Logo of Phnom Penh Post newspaper Phnom Penh Post - The handshake after Covid: Welcome norm or dangerous form?



The handshake after Covid: Welcome norm or dangerous form?

Content image - Phnom Penh Post
French President Emmanuel Macron (left) greets US President Joe Biden before a bilateral meeting during the G7 summit in Carbis Bay, Cornwall. AFP

The handshake after Covid: Welcome norm or dangerous form?

Banished at the start of the pandemic, the handshake is making something of a comeback, thanks to vaccinations and the lifting of social restrictions – but “pressing the flesh” faces an uncertain future.

More than speeches or communiques, one of the most striking takeaways from the Vladimir Putin and Joe Biden summit in Geneva last week was their fulsome handshake in front of the world’s cameras – a rare moment of physical human contact.

A few days earlier, at the Group of Seven (G7) summit in Cornwall, Biden and his fellow leaders were still elbow-bumping away, at outdoor events spaced six feet apart.

Back in the US, most Covid-19 restrictions have been lifted, and vaccinated citizens have been told they don’t need masks – even inside. Social distancing is largely a thing of the past, and unlimited domestic travel is back on.

But many Americans are still treading carefully – mask-wearing is still encouraged in many shops and offices, friends often greet each other with a brief wave, and handshakes are treated warily.

New York telephone technician Jesse Green declines to shake hands with customers, but does with people he knows and who have been vaccinated.

“Because of the pandemic, people are more aware about the way they use their hands,” he said.

For William Martin, a 68-year-old lawyer, shaking hands with anyone, vaccinated or not, is out of the question.

He won’t do so “until it is safe,” he said, adding “and ‘safe’ will not be determined by some government”.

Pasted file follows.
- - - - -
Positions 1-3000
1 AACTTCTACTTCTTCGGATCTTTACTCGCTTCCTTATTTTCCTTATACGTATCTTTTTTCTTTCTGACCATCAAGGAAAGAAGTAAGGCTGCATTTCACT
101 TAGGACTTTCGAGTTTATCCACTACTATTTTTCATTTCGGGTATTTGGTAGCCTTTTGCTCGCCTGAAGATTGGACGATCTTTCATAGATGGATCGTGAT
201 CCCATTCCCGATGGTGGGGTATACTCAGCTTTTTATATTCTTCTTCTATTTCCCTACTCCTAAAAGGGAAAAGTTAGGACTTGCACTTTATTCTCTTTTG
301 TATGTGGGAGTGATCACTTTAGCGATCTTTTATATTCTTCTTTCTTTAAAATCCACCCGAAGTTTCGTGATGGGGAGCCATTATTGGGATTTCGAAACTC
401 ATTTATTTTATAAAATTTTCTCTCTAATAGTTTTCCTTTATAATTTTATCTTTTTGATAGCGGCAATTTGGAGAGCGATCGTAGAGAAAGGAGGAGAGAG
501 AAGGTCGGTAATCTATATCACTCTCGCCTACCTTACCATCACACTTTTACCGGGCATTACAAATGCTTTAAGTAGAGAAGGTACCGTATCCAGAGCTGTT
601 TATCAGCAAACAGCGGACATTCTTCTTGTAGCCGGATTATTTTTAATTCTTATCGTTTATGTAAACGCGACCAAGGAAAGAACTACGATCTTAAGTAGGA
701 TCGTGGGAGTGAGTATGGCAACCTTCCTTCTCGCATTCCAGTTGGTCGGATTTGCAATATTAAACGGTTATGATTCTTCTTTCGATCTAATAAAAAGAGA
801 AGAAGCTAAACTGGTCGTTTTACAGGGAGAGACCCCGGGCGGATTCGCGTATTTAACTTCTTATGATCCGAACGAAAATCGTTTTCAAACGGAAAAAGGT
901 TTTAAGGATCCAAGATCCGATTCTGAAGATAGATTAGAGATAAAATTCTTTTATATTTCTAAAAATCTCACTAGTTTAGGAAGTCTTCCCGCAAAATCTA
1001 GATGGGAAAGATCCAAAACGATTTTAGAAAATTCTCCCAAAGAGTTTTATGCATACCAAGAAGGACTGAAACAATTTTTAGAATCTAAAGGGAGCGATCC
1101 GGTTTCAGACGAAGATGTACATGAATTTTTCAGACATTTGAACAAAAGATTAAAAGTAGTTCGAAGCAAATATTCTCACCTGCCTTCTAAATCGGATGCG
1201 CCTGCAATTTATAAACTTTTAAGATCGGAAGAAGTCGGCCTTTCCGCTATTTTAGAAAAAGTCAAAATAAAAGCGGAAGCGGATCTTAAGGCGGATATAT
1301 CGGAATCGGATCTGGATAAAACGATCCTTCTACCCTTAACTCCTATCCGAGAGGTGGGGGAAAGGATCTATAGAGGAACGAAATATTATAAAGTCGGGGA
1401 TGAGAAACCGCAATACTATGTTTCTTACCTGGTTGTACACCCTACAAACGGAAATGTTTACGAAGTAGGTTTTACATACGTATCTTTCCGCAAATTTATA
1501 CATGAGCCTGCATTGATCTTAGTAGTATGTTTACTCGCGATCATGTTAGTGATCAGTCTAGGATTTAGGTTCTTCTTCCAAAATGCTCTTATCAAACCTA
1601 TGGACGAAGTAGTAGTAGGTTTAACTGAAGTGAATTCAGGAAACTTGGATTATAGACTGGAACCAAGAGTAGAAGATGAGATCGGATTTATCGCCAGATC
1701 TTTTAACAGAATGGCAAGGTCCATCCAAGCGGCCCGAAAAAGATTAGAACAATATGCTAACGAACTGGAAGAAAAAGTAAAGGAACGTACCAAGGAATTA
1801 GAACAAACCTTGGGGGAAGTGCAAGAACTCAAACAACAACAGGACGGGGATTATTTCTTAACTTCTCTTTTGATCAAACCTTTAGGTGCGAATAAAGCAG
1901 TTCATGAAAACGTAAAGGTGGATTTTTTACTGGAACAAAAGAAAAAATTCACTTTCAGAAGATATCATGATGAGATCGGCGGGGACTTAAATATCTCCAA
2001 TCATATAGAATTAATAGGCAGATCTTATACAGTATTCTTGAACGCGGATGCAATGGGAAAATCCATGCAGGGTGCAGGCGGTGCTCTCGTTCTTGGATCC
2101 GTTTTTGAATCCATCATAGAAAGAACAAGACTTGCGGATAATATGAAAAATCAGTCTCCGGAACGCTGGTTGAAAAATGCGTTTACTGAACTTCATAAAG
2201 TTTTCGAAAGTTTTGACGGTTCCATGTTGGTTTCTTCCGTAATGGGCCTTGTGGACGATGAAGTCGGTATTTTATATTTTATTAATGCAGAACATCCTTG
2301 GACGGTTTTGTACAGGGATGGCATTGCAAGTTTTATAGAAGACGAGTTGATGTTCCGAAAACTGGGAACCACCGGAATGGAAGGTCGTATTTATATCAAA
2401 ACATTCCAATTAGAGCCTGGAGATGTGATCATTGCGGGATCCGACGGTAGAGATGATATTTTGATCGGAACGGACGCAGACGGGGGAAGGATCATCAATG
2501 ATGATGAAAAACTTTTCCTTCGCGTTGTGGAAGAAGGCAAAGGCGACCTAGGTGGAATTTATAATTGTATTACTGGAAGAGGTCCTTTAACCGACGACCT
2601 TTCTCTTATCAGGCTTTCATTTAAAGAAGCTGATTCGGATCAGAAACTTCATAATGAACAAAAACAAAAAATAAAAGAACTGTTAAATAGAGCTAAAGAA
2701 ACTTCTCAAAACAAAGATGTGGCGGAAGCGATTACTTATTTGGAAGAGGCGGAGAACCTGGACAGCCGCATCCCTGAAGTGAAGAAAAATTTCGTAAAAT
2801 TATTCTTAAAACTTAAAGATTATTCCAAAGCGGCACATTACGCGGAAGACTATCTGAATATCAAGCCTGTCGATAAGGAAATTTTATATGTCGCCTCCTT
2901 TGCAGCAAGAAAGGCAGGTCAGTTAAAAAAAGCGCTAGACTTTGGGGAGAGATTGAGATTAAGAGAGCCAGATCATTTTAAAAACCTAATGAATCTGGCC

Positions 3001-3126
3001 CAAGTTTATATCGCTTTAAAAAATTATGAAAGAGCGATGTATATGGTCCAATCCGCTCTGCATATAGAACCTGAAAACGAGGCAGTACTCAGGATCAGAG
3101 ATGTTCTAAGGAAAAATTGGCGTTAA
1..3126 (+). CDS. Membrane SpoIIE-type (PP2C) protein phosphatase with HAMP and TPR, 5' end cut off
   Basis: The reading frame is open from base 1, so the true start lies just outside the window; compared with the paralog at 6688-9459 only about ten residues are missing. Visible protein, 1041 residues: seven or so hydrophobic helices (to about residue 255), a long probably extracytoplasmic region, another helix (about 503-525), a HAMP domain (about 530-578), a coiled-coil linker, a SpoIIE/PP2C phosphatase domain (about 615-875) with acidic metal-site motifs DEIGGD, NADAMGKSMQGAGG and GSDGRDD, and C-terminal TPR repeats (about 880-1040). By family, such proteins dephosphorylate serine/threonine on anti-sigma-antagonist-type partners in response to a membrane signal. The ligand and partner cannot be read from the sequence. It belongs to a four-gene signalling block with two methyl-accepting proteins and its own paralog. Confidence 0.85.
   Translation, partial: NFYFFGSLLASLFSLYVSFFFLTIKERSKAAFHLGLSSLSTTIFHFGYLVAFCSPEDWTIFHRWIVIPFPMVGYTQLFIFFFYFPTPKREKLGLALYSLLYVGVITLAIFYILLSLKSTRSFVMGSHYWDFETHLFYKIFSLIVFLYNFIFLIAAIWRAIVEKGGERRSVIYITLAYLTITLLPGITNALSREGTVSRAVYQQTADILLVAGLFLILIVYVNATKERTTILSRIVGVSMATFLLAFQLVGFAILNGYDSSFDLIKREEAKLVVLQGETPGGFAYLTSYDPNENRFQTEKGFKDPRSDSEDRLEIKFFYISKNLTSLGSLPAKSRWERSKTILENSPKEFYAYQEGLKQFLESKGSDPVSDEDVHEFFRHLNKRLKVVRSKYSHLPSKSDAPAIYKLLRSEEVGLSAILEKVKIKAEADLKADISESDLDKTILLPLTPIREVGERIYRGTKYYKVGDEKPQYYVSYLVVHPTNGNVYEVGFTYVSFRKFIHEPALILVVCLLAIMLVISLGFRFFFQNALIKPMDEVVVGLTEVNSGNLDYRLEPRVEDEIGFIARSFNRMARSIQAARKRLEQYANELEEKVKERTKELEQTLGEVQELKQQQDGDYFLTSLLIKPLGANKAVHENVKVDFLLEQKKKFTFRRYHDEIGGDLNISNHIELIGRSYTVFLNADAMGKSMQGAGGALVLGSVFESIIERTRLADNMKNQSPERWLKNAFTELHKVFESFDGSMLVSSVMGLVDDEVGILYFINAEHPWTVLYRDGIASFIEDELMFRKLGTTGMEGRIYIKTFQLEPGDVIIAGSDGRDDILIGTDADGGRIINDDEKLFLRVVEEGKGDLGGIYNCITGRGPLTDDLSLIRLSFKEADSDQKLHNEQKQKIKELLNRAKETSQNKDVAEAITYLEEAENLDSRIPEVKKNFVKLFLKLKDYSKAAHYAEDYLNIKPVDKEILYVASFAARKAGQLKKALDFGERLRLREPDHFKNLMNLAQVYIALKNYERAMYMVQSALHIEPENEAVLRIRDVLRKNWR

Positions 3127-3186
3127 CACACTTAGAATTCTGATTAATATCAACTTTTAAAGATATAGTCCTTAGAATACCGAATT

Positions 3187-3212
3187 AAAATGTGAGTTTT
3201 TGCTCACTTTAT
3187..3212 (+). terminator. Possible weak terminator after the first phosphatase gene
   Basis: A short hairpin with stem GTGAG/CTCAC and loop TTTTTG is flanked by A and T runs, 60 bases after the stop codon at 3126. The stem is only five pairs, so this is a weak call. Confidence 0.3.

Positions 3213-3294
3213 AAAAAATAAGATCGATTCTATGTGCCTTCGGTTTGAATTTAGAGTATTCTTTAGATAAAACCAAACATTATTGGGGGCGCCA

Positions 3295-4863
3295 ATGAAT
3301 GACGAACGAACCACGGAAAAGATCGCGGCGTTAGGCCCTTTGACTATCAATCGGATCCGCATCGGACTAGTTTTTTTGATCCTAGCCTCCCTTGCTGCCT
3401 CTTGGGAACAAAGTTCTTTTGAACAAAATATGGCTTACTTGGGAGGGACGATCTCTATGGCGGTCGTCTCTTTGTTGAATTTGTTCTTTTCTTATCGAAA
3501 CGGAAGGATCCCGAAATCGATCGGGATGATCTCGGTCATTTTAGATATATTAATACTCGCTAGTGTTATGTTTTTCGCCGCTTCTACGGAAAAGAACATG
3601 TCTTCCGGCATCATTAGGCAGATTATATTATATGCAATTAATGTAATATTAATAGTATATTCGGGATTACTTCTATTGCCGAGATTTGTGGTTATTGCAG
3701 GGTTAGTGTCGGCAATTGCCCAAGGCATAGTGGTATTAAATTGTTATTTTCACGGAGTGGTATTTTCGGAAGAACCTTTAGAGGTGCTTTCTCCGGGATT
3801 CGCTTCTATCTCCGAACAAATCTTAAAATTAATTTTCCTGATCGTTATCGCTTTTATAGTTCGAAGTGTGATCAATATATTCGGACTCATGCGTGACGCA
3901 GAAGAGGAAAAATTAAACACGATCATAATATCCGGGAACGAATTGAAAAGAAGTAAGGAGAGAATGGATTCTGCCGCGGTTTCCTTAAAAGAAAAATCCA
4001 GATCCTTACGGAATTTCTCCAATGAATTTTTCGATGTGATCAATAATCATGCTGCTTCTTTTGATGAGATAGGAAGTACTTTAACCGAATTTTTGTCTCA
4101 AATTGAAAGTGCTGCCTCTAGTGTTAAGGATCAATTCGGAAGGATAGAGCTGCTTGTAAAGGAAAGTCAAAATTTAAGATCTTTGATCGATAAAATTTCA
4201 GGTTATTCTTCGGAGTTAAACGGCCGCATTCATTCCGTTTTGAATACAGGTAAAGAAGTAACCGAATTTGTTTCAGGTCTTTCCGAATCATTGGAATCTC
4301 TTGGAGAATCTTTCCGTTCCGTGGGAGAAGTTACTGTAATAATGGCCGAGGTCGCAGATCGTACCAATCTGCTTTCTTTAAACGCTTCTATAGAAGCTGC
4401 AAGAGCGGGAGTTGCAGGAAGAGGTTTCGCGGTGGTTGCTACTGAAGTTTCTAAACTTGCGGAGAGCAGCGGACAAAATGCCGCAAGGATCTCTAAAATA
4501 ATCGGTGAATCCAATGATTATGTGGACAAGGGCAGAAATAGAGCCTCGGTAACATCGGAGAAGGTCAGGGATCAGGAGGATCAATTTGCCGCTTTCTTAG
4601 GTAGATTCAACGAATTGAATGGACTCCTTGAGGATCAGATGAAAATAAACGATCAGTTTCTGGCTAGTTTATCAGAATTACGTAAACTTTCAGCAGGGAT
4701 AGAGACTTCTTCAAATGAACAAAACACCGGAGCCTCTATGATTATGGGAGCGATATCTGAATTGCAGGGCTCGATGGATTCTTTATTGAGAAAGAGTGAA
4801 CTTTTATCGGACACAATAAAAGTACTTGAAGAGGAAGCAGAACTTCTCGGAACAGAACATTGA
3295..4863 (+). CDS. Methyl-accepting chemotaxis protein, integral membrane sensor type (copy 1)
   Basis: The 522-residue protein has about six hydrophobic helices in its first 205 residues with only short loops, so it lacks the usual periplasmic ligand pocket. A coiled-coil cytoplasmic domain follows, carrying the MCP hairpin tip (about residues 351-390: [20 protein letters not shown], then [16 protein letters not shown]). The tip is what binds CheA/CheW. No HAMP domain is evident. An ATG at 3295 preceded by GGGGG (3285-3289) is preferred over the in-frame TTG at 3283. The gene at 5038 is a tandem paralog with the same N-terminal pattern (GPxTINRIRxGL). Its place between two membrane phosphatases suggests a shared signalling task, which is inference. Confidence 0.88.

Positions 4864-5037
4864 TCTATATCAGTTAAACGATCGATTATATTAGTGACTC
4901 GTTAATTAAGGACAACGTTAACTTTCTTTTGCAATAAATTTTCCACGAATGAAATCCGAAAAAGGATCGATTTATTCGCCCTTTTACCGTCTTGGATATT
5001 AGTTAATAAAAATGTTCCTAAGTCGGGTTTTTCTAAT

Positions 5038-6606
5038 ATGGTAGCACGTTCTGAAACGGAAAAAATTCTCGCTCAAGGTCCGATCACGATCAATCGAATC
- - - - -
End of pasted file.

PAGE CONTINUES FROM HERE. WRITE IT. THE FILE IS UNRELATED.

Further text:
Some US companies and organizations are using colored bracelets to allow employees, customers or visitors to signal their openness to contact: red, yellow or green, from the most cautious to the most comfortable.

Hugging is generally out of bounds, and kissing to greet someone – never common in the US – is almost unimaginable for most.

Unscientific?

Jack Caravanos, a professor at New York University’s School of Global Public Health, said wariness of handshakes does not exactly match the evidence.

Covid-19 “is poorly transmitted by surface contact and is essentially an airborne virus, [so] the scientific basis for no skin contact is moot,” he said.

“However, the common cold, influenza and a host of other infectious diseases are transmitted by touch, therefore eliminating handshaking will overall have a positive public health impact.”

Content image - Phnom Penh Post
British Prime Minister Boris Johnson and his spouse greet EU Council president Charles Michel and his partner as they arrive at the G7 summit in Carbis Bay, Cornwall. AFP

Tapping into the wider health benefits, many experts would not mourn the death of the handshake.

“I don’t think we should ever shake hands ever again, to be honest with you,” White House pandemic adviser Anthony Fauci said last year as the virus took hold worldwide.

Allen Furr, professor of sociology at Auburn University, said: “We’ve always had germophobes, people who don’t like to touch people because they see everything as a contagion.